|Team ||Poss||Off Eff||eFG%||FT Rate||OR%||TO%|
|ATL||90 ||1.056 ||50.6 ||11.9 ||50||24.4 |
|GS||90||0.878||38.2 ||12.4 ||34.7 ||17.8|
Given that the Atlanta Hawks have more often embarrassed themselves than the opposition this season, it's fair to focus on the ease with which they overwhelmed the Golden State Warriors for three quarters and mostly ignore that the Warriors were very, very poor. By forcing 14 Golden State turnovers and grabbing 13 offensive rebounds in those first three quarters, the Hawks were able to build an insurmountable 26-point lead despite just average (50.7 eFG%), by their standards, shooting. As the Hawks have, in their success, so often been dependent on their jump shooting (admittedly the blowout portion of the game was aided by Josh Smith making six of ten jump shots), seeing them win a game with the aid of other qualities came as a welcome sight. It's also not entirely coincidental that the Hawks won this game so easily on a night they played through Al Horford (22 points on 13 shots, 13 rebounds, 7 assists) and Smith (26 points on 18 shots, 9 rebounds, 4 assists) more often than Joe Johnson (12 points on 14 shots, 5 assists) or Jamal Crawford (9 points on 10 shots).
In his Hawk debut, Kirk Hinrich showed himself to be a clear defensive upgrade on Mike Bibby, if not a player who can eliminate dribble penetration all by himself. Simply by not providing a clear path to the basket on an opponent's first step, Hinrich will have value to this team. By virtue of picking up two personal fouls in his first stint (and as useful introduction to Larry Drew), Hinrich played few meaningful minutes and we'll have to wait for him to face sterner opposition before beginning to evaluate how quickly he's picking up the offense and learning to play effectively with his new teammates.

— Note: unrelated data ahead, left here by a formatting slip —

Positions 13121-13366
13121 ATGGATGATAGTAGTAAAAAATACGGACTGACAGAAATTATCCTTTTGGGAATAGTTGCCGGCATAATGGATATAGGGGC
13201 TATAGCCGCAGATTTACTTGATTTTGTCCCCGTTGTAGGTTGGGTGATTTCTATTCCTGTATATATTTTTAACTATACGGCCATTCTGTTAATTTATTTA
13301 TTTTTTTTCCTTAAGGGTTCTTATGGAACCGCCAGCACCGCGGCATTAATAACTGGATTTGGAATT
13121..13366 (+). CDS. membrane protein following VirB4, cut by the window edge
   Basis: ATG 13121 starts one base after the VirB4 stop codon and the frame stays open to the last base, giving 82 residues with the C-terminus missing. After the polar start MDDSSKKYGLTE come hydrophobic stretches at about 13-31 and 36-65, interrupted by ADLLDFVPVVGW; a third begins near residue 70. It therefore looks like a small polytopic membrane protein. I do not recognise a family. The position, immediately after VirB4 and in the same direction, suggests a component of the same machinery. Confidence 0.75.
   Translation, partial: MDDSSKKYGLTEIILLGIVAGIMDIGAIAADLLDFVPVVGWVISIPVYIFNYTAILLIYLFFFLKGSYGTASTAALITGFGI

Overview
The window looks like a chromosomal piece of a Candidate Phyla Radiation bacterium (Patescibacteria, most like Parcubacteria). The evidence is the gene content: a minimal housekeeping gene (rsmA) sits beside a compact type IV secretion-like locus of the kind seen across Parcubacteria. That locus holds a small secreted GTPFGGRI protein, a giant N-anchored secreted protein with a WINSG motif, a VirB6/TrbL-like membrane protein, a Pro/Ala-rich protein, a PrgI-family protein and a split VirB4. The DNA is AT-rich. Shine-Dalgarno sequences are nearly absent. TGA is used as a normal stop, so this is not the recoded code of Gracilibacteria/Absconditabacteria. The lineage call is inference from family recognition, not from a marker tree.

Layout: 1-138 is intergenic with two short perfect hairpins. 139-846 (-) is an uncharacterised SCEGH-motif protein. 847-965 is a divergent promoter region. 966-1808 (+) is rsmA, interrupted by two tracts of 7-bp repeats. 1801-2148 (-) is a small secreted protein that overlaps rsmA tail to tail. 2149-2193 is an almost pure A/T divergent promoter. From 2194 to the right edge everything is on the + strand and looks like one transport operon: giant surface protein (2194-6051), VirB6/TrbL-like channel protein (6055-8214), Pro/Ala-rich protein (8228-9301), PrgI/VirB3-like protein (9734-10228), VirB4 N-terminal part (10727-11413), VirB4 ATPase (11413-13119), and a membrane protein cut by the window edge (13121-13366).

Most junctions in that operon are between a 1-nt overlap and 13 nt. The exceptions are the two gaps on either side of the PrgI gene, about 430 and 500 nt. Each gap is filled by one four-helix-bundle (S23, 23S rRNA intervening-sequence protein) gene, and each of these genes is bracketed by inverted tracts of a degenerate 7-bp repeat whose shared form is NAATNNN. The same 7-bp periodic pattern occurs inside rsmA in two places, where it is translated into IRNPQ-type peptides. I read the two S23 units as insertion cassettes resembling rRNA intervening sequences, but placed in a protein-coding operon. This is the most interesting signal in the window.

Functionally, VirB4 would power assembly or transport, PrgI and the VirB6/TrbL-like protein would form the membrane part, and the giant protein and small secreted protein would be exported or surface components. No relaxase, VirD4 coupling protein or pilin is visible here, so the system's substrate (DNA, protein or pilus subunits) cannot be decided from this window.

One thing the Bibby trade did not solve was the team's poor roster construction. With Pape Sy in Utah and Larry Drew (reasonably in at least three of their cases) not wanting to use any of his four (4!) backup centers against Golden State's small second unit, Josh Powell was elevated to the third man off the bench, a role he, quite predictably, failed to perform adequately. With the Hawks just $167,000 below the luxury tax line, neither that particular roster imbalance nor the general lack of quality depth are problems likely to be solved.
"I thought we really showed up tonight. First half we were about as good as we have been all season. We were relentless defensively.Al Horford:
The minute we get the basketball we have to race the lanes and get down the floor. When we do that we are a pretty good ball club. We've got enough offense in the half court; what we've been lacking is stops so that we can run."
"It's a little frustrating for me because I wish we played like this all the time. I hope there is no looking back now. We saw how we can play so we have to be able to keep that up."Horford on Jeff Teague's defense:
"He picked up the point guard full court and really had a big impact because he was able to get over screens. That’s something we struggled with in the past, our guards getting over screens."Joe Johnson on Teague:
"I think we all understand he is a young player and he is going to make mistakes but now he can just play through them and just play freely. Obviously he’s got the talent. We’ve just got to put the ball in his hand and trust him."Johnson:
"I thought Kirk came in and played some D on Monte and the D I played on him was pretty good. But also the help we got on him from other guys. That’s the main key, man. In order for us to be consistent, in order for us to be a good team, we have got to be able to do the small things and help is definitely one of them. Hopefully we can try to get on a nice little streak here."